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Federal Judge Wants More Information About the Shady Meeting the FBI Used to Nail General Flynn

U.S. District Judge Emmet Sullivan is demanding prosecutors for Robert Mueller's Special Counsel explain a January 2017 meeting between then National Security Advisor Michael Flynn and a pair of FBI agents at the White House. One of those agents was Peter Strzok, who was fired this year for serious misconduct and political bias. He was sent by disgraced Deputy FBI Director Andrew McCabe and fired FBI Director James Comey.

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U.S. District Judge Emmet G. Sullivan ordered Mueller late Wednesday to turn over all of the government's documents and "memoranda" related to Flynn's questioning. The extraordinary demand puts Mueller under the microscope, and sets a 3:00 p.m. EST Friday deadline for the special counsel's office to produce the sensitive FBI documents.

Explaining why Flynn was not warned about the possible consequences of making false statements, one of the agents wrote in the 302 cited by Flynn's lawyers that FBI brass had "decided the agents would not warn Flynn that it was a crime to lie during an FBI interview because they wanted Flynn to be relaxed, and they were concerned that giving the warnings might adversely affect the rapport."

So-called 302 reports are ostensibly contemporaneous accounts by agents of what is said during their interviews with witnesses and subjects, as well as other critical details like interviewees' demeanor and descriptions of where the interview took place. They are often critical pieces of evidence in false statements cases where, as in the Flynn case, the FBI typically does not audio- or video-record interviews.

According to Flynn, McCabe told him not to bring a lawyer to the meeting and did not inform him that misstatements during the meeting could be used for prosecution. Strzok and the other FBI agent who interviewed Flynn in January, didn't file a proper report until August of 2017. This is against FBI protocol.

During an interview with MSNBC over the weekend, Comey openly admitted that the way his deputies approached Flynn was out of the ordinary. 

Conservative radio host and attorney Mark Levin is arguing Flynn was set up. The Wall Street Journal editorial board agrees.

If the goal was to set a legal trap, it worked. The two agents showed up at the White House within hours of Mr. McCabe’s call, and they reported in the 302 that General Flynn had been “relaxed and jocular” and “clearly saw the FBI agents as allies.” One of the agents was Peter Strzok, who is famous for his anti-Trump texts to his FBI paramour.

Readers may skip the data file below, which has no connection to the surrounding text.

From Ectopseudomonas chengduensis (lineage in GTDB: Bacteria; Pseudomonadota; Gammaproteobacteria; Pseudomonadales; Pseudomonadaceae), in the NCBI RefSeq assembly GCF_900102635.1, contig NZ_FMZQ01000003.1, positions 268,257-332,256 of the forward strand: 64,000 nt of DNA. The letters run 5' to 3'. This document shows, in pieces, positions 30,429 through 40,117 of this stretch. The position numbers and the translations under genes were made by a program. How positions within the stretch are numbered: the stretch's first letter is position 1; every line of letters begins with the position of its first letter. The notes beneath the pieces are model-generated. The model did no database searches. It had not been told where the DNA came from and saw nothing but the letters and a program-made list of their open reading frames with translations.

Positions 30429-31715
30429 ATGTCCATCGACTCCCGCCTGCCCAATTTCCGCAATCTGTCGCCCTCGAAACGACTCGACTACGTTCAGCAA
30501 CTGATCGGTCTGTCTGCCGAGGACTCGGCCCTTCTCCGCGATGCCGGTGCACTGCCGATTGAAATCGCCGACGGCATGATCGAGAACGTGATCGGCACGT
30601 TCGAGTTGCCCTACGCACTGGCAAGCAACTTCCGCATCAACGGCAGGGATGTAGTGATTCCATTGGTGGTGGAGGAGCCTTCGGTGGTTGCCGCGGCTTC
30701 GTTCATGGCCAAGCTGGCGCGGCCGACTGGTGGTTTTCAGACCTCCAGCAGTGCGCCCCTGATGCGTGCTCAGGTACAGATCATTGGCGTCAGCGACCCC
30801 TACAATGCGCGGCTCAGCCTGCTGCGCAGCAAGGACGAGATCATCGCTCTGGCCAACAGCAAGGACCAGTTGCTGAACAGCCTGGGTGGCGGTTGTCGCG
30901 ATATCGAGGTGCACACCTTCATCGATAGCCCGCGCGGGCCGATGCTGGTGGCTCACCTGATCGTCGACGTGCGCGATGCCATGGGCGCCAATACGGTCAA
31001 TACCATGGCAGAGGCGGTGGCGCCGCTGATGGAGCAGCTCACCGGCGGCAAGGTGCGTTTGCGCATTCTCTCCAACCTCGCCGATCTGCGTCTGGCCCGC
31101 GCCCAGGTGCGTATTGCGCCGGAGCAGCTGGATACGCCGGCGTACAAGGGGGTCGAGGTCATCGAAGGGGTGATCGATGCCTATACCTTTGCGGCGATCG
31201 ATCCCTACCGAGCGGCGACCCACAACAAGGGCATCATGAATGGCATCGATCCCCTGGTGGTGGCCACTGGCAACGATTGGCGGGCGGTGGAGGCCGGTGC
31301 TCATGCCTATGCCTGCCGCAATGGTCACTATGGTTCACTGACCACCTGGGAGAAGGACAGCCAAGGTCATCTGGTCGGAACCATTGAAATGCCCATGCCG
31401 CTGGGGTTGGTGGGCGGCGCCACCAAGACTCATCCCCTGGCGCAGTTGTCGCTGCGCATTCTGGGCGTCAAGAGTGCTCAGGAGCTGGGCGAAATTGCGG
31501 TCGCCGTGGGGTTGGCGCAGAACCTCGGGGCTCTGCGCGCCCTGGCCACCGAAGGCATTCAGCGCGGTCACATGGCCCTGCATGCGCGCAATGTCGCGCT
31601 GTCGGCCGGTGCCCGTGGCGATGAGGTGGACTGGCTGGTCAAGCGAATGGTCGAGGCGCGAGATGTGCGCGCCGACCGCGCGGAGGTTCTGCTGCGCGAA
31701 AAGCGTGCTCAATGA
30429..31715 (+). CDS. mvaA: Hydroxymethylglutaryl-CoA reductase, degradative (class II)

The FBI agents had seen transcripts of Mr. Flynn’s conversations with the Russian ambassador that were “unmasked” by Obama Administration officials. The 302 says that rather than flag this and ask Mr. Flynn for an explanation, the FBI agents decided before the meeting that if “Flynn said he did not remember something they knew he said, they would use the exact words Flynn used, . . . to try to refresh his recollection. If Flynn still would not confirm what he said, . . . they would not confront him or talk him through it.”

Keep in mind the FBI’s counterintelligence probe into Russia and the Trump campaign was still secret. Mr. Flynn had done nothing wrong in conversing with the Russian ambassador—it was part of his job—and he had no reason to believe he was in legal jeopardy.

President Trump is pleased the situation is being revisted.

"The FBI said Michael Flynn, a general and a great person, they said he didn’t lie. And Mueller said, well, maybe he did. But now they are all having a big dispute. So I think it is a great thing that the judge is looking into that situation,” he said at the White House Thursday afternoon.

Flynn, who pleaded guilty to lying to the FBI about a conversation that took place during the transition from the Obama administration to Trump, is set to be sentenced on Tuesday. His attorneys argue he should receive probation instead of prison time.

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